Couple focuses on raising livestock the natural way

Farmers raise heritage breeds on 320 acres 
while working off-farm jobs

INDIAN HEAD, Sask. — Ranching is in Jeff Bovee’s blood.

His great-grandfather was large-scale rancher John Minor from the Abbey, Sask., area. Bovee is following in his footsteps but doing it in a different fashion.

Jeff and his wife, Sabrina, a registered dietitian, are raising livestock on a smaller scale with close attention paid to what they eat.

“Whether it’s our beef, pigs, chickens, turkeys, ducks or geese, we’re raising each animal on pasture, so everything is grass fed and grass finished,” said Jeff.

The Bovees are not interested in large-scale farming to make a living, but rather on establishing an operation that produces nutritionally superior meat. They chose the name Primal Pastures for their farm to reflect their philosophy of raising food in as natural a setting as possible

“Our number one goal in raising our livestock is to match each species of animal with a pasture environment, which best fits their physical and mental attributes, rather than fitting them into a more controlled farm plan,” said Jeff.

“Right now, we’re just getting our feet wet and seeing if it might be feasible for us to live out this dream and raise animals closer to the way they would live in the wild,” said Jeff.

Jeff, a geologist, and Sabrina both hold off-farm jobs to support their farm goals of producing animals without using antibiotics or added hormones while also residing in free-range settings.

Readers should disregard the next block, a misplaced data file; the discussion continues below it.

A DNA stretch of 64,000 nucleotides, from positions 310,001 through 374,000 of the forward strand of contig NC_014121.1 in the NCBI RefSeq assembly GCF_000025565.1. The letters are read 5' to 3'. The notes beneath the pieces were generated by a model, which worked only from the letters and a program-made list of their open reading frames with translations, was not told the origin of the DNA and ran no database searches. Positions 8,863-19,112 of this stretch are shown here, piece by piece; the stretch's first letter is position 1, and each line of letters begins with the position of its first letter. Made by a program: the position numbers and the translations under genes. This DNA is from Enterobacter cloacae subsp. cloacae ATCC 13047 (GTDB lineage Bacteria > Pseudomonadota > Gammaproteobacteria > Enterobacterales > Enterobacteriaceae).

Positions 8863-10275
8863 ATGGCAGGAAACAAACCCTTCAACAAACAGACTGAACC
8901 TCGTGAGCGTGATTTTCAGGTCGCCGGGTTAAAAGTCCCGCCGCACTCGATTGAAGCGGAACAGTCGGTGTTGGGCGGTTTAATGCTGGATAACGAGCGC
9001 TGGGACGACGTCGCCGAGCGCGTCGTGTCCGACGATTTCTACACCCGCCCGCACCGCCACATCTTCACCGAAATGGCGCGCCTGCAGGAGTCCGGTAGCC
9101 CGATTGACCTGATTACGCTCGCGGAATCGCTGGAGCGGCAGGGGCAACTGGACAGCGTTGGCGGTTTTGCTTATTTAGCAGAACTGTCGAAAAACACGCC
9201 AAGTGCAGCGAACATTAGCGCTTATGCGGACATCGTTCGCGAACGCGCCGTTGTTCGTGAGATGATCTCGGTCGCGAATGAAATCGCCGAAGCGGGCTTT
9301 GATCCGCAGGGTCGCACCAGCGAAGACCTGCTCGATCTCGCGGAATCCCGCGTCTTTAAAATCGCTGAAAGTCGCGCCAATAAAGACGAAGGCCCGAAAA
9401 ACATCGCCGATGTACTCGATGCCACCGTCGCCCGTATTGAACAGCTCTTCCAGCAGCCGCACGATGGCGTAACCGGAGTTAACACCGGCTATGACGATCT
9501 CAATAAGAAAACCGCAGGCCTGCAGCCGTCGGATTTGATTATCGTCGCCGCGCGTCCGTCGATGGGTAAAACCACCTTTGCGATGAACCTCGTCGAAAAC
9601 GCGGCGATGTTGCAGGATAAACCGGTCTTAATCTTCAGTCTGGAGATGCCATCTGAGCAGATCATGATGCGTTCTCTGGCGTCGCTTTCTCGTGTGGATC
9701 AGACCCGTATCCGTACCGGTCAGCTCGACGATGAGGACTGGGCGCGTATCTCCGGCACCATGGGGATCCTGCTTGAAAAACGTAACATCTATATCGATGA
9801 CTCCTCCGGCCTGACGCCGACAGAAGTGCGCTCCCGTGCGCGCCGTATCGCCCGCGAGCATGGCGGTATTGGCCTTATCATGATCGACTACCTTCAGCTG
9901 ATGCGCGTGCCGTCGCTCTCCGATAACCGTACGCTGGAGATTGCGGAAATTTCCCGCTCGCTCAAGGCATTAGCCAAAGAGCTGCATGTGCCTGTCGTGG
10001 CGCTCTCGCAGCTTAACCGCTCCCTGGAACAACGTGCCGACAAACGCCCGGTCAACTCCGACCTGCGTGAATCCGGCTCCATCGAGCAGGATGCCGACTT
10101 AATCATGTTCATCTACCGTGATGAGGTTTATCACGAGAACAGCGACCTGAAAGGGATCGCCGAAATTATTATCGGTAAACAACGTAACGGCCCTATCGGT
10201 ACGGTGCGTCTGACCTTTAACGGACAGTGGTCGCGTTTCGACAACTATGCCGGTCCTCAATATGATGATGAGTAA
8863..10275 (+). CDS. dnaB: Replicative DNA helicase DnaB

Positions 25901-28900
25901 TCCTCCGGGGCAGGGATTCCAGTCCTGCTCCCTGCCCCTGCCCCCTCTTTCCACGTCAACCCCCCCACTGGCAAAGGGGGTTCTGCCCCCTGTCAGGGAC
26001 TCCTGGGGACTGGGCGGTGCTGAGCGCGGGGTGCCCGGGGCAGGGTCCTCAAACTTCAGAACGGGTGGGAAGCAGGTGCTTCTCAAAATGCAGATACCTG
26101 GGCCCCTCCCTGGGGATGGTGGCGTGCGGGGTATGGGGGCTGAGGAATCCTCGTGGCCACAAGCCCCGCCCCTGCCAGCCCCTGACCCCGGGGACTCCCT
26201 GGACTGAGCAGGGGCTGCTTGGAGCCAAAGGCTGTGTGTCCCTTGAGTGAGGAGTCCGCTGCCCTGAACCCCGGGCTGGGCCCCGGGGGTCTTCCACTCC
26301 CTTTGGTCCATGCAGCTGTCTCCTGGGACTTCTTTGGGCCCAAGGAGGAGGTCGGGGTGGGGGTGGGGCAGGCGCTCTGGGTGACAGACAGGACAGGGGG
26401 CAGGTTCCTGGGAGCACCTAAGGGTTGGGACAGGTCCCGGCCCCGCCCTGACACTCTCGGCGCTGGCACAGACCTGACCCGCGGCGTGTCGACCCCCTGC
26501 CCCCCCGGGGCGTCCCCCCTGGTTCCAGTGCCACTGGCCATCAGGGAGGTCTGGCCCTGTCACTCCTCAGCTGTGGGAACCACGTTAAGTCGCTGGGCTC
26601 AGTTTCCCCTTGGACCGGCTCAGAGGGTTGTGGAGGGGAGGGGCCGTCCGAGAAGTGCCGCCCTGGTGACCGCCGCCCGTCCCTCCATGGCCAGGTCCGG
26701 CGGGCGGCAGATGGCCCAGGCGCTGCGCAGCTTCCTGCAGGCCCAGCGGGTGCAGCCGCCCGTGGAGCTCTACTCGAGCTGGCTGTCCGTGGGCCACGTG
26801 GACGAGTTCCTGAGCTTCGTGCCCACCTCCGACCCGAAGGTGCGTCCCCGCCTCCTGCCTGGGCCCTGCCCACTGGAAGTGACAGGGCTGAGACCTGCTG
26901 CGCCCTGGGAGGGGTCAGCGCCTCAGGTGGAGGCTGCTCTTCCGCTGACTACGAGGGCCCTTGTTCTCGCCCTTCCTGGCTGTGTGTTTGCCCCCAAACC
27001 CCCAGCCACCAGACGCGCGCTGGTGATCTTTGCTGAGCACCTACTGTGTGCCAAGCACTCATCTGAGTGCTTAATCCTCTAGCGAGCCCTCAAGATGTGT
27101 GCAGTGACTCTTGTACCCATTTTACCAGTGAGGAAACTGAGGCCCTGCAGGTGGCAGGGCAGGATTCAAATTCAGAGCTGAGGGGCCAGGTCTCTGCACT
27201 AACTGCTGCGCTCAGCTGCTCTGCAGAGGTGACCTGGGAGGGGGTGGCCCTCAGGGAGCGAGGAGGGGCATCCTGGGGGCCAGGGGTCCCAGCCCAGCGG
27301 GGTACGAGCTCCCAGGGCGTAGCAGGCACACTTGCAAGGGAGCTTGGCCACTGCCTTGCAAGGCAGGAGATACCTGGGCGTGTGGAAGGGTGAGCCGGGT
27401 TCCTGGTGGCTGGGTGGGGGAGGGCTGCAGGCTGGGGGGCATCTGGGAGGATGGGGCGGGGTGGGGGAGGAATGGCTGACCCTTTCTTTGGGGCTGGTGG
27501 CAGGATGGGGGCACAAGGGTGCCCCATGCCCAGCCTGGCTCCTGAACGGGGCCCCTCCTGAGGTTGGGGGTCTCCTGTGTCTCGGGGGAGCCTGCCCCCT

The focus is on producing more nutritional cuts of meat that are high in omega 3 fatty acids and low in less healthy omega 6 and 9 fatty acids.

“Our cattle are strictly grass fed, which gives them a nutritional profile that is superior to grain-fed cattle,” said Sabrina, a full-time nutritionist with the Regina Qu’Appelle Health Region.

“Our goal is simply to raise the kind of meat that we would want to eat ourselves,” she said.

Jeff said his goal is to produce meat with health benefits so he raises ducks on a creek, pigs in the forest and cattle on the grass.

The Bovees found the ideal setting for their dream farm in 2010 when they bought 320 acres of land in the Red Fox Valley near Indian Head, Sask.

The former cattle operation consisted of pastureland, wooded areas, a creek and numerous large corrals overgrown with grass.

This setting has provided the perfect home for their heritage breeds of pigs, geese, ducks, chickens and cattle, which forage on the rich nutrients left from the feedlot setting.

“We plan to plant a number of apple trees in the wooded area reserved for the pigs so they can eat apples in August and September and small groups of ducks and geese will be on the creek this summer where they can take advantage of the marshland buffet,” said Jeff.

“I’ve always wanted to do this since I was little and now that we have a farm, we want to live that beautiful way of life where a farmer can supply their local people with the food they’ve raised,” he said.

The Bovees currently sell meat from their farmgate with the largest segment of their clientele coming from within a 100-kilometre radius.

The Bovees charge a premium price for their naturally raised meat at $4, $5 and $6 per pound.

They depend on word of mouth to market their products, which has resulted in more demand than supply.

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